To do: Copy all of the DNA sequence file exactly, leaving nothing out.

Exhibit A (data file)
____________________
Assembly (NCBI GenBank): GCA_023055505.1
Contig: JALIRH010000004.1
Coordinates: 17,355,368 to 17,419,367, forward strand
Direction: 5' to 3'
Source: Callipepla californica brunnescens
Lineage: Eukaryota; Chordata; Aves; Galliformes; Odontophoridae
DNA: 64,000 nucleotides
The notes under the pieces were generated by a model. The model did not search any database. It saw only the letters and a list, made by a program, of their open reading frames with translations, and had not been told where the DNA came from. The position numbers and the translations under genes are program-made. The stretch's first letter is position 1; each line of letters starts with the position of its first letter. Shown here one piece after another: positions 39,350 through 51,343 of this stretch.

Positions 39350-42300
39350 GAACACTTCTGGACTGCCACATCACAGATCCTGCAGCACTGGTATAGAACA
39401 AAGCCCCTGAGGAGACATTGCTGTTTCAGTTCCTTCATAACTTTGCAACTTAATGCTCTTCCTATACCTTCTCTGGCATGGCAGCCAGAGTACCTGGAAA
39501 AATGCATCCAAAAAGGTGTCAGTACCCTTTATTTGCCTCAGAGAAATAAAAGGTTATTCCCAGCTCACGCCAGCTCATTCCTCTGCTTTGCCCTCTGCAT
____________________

Assembly (NCBI GenBank): GCA_023055505.1
Contig: JALIRH010000004.1
Coordinates: 17,355,368 to 17,419,367, forward strand
Direction: 5' to 3'
Source: Callipepla californica brunnescens
Lineage: Eukaryota; Chordata; Aves; Galliformes; Odontophoridae
DNA: 64,000 nucleotides
The notes under the pieces were generated by a model. The model did not search any database. It saw only the letters and a list, made by a program, of their open reading frames with translations, and had not been told where the DNA came from. The position numbers and the translations under genes are program-made. The stretch's first letter is position 1; each line of letters starts with the position of its first letter. Shown here one piece after another: positions 39,350 through 51,343 of this stretch.

Positions 39350-42300
39350 GAACACTTCTGGACTGCCACATCACAGATCCTGCAGCACTGGTATAGAACA
39401 AAGCCCCTGAGGAGACATTGCTGTTTCAGTTCCTTCATAACTTTGCAACTTAATGCTCTTCCTATACCTTCTCTGGCATGGCAGCCAGAGTACCTGGAAA
39501 AATGCATCCAAAAAGGTGTCAGTACCCTTTATTTGCCTCAGAGAAATAAAAGGTTATTCCCAGCTCACGCCAGCTCATTCCTCTGCTTTGCCCTCTGCAT